anonymous
  • anonymous
Bet you cant solve this.
Mathematics
  • Stacey Warren - Expert brainly.com
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SOLVED
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chestercat
  • chestercat
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anonymous
  • anonymous
For how many integers n with |n| <500 can the polynomial \[Pn(x)=x^{6}+n\] be written as a product of two non-constant polynomials with integer coefficients?
anonymous
  • anonymous
your right
JoannaBlackwelder
  • JoannaBlackwelder
https://www.wyzant.com/resources/answers/59611/for_how_many_integers_n_with_ini_500_can_the_polynomial_pn_x_x6_n_be_written_as_a_product_of_two_non_constant_polynomials_with_integer_coefficients

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anonymous
  • anonymous
STOP CHEATING LOL @JoannaBlackwelder
anonymous
  • anonymous
its 0 ofc.
anonymous
  • anonymous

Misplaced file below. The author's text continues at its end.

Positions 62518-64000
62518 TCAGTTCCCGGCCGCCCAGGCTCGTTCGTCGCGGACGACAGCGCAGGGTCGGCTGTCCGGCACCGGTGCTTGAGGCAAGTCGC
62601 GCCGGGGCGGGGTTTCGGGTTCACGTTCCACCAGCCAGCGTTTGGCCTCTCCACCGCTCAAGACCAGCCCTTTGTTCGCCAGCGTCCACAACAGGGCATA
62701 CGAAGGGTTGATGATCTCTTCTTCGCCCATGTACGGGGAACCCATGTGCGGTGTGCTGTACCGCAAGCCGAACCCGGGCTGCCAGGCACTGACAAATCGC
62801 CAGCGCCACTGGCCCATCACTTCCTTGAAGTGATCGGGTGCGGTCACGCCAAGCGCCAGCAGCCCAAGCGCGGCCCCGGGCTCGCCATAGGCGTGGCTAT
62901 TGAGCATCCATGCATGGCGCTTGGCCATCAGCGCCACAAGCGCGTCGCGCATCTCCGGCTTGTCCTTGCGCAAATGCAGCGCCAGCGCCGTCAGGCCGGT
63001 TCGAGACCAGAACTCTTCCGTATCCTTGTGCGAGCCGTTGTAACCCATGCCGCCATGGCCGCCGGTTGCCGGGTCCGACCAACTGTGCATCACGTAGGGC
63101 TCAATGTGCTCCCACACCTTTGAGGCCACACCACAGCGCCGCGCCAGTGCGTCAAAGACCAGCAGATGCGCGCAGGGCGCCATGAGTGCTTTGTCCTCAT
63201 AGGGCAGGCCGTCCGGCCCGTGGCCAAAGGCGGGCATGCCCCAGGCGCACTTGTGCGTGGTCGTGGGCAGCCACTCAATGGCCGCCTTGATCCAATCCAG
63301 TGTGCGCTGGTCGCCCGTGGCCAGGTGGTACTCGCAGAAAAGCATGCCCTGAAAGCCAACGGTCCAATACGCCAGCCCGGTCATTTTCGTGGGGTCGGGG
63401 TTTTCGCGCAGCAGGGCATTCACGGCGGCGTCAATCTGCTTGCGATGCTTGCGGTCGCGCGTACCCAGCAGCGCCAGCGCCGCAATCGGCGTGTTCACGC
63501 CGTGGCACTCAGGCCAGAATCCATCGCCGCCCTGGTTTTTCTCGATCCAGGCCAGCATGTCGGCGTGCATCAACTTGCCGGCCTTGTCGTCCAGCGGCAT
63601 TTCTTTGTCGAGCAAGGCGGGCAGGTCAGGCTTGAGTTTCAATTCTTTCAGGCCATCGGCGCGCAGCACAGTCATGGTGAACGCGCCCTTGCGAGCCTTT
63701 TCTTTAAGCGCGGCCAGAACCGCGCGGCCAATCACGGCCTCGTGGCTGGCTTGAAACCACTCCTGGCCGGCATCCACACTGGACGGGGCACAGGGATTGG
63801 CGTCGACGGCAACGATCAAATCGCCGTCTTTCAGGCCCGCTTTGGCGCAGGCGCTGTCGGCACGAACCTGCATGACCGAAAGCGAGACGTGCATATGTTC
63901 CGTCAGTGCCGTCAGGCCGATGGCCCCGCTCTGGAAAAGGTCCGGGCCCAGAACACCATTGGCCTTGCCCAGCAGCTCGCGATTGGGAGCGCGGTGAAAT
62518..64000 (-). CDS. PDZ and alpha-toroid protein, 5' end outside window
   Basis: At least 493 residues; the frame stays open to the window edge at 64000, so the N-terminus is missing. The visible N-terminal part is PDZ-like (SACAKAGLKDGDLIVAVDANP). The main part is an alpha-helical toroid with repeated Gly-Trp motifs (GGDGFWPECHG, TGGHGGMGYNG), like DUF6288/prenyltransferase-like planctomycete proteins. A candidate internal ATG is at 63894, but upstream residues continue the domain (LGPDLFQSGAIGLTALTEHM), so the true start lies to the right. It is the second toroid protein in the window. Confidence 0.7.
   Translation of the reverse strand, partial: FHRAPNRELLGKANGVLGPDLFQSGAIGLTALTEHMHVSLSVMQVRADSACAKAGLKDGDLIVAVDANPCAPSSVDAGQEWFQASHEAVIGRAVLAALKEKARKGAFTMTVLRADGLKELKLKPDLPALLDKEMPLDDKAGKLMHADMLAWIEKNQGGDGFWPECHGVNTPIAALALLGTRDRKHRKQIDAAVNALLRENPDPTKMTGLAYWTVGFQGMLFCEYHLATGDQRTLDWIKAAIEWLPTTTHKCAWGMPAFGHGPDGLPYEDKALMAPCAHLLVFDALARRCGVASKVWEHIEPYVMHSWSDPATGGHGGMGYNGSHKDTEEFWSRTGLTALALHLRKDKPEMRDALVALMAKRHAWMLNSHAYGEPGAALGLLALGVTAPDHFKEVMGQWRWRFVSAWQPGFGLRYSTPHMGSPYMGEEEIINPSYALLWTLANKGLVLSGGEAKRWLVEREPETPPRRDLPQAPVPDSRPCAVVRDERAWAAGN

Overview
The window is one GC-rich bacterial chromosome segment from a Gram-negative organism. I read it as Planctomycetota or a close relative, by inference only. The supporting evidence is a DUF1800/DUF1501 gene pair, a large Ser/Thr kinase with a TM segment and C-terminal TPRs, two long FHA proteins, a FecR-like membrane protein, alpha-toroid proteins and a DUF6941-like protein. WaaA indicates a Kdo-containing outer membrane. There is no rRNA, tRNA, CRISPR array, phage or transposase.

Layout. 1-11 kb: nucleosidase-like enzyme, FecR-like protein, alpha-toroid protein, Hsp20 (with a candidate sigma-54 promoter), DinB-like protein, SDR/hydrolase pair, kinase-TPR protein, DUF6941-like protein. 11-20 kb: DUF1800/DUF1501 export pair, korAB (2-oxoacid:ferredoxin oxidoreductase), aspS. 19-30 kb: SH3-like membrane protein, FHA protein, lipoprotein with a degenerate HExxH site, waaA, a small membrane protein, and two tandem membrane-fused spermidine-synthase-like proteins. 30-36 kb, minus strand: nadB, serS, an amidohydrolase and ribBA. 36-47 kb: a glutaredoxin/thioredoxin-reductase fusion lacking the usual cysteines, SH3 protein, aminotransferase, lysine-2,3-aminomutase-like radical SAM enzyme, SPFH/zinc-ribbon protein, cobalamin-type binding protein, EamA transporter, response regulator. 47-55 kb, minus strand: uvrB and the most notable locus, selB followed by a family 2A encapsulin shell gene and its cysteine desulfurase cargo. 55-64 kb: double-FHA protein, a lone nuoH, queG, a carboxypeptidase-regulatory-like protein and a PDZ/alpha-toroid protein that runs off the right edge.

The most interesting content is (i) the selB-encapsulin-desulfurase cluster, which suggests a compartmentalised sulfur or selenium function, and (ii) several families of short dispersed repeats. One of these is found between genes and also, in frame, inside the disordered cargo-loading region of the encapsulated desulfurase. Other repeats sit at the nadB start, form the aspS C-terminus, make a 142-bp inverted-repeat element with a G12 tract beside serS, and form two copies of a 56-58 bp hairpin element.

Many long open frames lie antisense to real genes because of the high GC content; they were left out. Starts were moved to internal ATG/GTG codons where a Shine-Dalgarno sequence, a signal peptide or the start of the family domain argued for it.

would attack this problem along these lines which you can refine. If the polynomial Pn(x) = (x6 + n) could be written as a product of 2 non-constant polynomials with integer coefficients, then by the Fundamental Theorem of Algebra one of those factors would represent a real root when Pn(x) = 0. Let's plot Pn(x). First x6 is basically a parabola going thru (x,y) = (0,0) that opens upward and is symmetric about the y-axis. The + n is a positive or negative integer that raises or lowers the parabola along the y-axis leaving x alone. Hence, for n>=+1, Pn(x) cannot have roots since it always has positive y, and so cannot be expresses in the product format. For n=0, you get the degenerate case of x6 = 0 with 6 identical x=0 roots. so you can represent x6 = x1x5, x2x4 etc. For n negative integers, the parabola gets lowered so there are exactly 2 distinct real integer roots: If n = -1, the roots are x = +- 1 and a factorization is possible If n = -64, the roots are x = +- 2 and a factorization is possible If x = +-3, then n would be -729 = - (3)6, which exceeds your |n| < 500 constraint.

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